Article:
Readability vs Instant Articles: how does Content save itself?

← back to the blog

When I was in University there appeared - quite suddenly - new Thing called Napster, that allowed people to obtain Content (in this case audio files) for free; whereas just a few years before we had to pay for it. Or at least, the process of obtaining for free had previously been arduous enough that many were willing to pay for it.

This new Thing, we were told, was dangerous because so much Content was being obtained for free that it was threatening to destabalize an entire industry, and the Content Creators (musicians), failing to be adequately rewarded for their work, would undoubtedly stop Creating.

Then, almost as suddenly, a funny thing happened. After Napster disappeared, new ways of getting audio Content for almost free appeared, the music industry adjusted to its new normal and we all moved onto other things. The Internet in this instance was like smallpox: decimating an industry when it first arrived, quickly reaching equilibrium when it had been interacting with its hosts long enough. The lesson surely has to be that music fans are willing to pay for music, just not as much as they once were, and not in formats that are by comparison awkward to use, not to mention carry around.

I have often felt the same is true of written content online. I - and I'm not alone in this - believe that content creators (journalists, or whomever) should be compensated, but that spending what we previously would have on newspaper subscriptions only in one place doesn't work for us. We get our content from too many different sources, and so we pay for it the only way that we can - with eyeballs occasionally crossing paths with sponsored ads. I don't so much mind the ads themselves: they were part of the newspaper industry long before the Internet anyway, but this business model has been slowly killing their industry. Less like smallpox and more like cancer.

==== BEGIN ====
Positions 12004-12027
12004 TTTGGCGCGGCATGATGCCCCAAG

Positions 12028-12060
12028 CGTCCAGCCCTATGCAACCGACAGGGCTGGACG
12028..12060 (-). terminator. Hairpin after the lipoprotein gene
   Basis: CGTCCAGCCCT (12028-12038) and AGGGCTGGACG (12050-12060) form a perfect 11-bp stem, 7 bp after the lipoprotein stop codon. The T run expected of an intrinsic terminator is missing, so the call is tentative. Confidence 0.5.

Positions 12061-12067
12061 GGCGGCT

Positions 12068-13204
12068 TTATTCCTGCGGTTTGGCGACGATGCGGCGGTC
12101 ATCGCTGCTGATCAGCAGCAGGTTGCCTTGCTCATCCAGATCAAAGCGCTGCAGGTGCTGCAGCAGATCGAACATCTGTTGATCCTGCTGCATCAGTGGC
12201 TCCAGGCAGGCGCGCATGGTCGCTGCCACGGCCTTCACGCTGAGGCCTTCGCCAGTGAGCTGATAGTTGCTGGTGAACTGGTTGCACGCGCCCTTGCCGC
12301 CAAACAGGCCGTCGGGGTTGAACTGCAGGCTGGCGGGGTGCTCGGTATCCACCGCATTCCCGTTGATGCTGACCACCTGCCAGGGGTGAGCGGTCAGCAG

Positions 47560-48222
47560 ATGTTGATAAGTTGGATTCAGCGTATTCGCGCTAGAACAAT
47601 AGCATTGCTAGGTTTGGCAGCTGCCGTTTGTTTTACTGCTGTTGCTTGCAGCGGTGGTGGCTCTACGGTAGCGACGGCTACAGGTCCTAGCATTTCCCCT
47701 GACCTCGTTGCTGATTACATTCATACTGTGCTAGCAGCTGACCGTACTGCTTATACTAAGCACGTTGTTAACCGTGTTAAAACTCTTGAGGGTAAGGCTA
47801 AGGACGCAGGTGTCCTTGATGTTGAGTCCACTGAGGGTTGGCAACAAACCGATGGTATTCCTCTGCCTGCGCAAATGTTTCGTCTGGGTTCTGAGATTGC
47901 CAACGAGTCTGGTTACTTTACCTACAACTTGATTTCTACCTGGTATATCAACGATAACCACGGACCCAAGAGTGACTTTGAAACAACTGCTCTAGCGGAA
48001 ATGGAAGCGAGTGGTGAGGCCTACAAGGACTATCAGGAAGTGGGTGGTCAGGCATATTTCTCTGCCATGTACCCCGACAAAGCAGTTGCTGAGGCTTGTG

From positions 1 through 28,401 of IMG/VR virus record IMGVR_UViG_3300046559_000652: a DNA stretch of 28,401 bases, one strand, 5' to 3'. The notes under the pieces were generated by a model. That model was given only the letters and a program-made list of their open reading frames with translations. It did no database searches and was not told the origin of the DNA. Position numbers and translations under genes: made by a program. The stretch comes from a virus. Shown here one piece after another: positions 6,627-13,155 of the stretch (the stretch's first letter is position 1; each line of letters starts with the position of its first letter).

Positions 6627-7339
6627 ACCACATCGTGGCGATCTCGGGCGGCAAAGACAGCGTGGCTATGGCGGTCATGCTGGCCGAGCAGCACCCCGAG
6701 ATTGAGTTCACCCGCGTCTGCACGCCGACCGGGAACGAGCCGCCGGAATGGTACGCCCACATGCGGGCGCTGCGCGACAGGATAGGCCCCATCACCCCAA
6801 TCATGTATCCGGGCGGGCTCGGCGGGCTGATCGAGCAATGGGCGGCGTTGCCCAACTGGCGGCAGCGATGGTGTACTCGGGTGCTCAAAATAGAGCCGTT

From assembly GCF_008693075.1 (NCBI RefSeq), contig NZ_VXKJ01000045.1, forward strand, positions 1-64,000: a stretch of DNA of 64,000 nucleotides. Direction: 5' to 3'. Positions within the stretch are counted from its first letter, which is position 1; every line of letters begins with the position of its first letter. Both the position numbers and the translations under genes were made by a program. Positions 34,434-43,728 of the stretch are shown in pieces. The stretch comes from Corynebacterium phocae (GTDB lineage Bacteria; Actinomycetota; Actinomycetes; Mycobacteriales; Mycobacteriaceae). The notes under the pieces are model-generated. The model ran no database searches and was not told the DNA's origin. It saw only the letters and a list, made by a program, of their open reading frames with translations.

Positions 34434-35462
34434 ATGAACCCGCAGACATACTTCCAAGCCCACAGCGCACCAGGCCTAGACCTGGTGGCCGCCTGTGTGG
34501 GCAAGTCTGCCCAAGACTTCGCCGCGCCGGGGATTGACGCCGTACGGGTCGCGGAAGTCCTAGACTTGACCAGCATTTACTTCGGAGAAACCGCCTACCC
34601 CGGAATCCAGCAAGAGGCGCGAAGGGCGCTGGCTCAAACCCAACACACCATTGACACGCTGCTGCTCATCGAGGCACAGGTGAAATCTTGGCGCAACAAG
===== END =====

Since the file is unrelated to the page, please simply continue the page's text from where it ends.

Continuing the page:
A fair deal would be to find a way to pay for the content without the ads - ideally from as broad a base of content providers as possible. This is exactly experiment tried by Readability, a scraping and reformatting service that offered content providers a share of the subscription fees paid to them. The experiment failed - not because people didn't use the paid version of Readability, but because the content providers never showed up to collect their money.

So imagine my surprise in the discussion surrounding Instant Articles. Instant Articles allows Facebook to host articles from content providers on their own platform. When you click on an article in your news feed, you'll go to the Facebook-scraped version of the article instead of the content provider's website. And how much is Facebook paying for this privilege? Nothing. The content providers are paying them.

What possible gain could providers get from such a deal? The only possible revenue source is that the providers' ads will display along with the article. The ad-based business model that has been working so poorly can only get worse (because the providers lose control of their own content, and with it the ability to link within their own site). The proposed advantage is that articles will load faster and have a more streamlined user experience than on the providers own website.

This is of course exactly what Readability offered: the only difference being that Readability was paying them. It's hard to escape the conclusion that content providers have in fact dug their own grave: they have created such terrible experiences for users that they are effectively paying Facebook to solve it for them.

The main counter argument to this is that the web is just bad: slow and ill-suited for mobile. The Facebook app (or apps), at least on mobile, will be able to keep users in the native world when they navigate to an Instant Article, avoiding all the web's problems. I can't buy this. The web is, at it's heart, a document delivery system, and there is nothing about reading a news article that needs to be heavy-weight or over-engineered. Of course if you ignore page performance mobile users will be the first to feel the pain. Of course if you abuse the web, the web will perform poorly.

Readability made sense, was fair, and failed. Instant Articles is insane, unfair, and will probably succeed, if only because of the size and power of Facebook. (Yes, Google Reader also failed. But Google never interupted anyone's web browsing with an offer to view the article on Reader). How do we save this?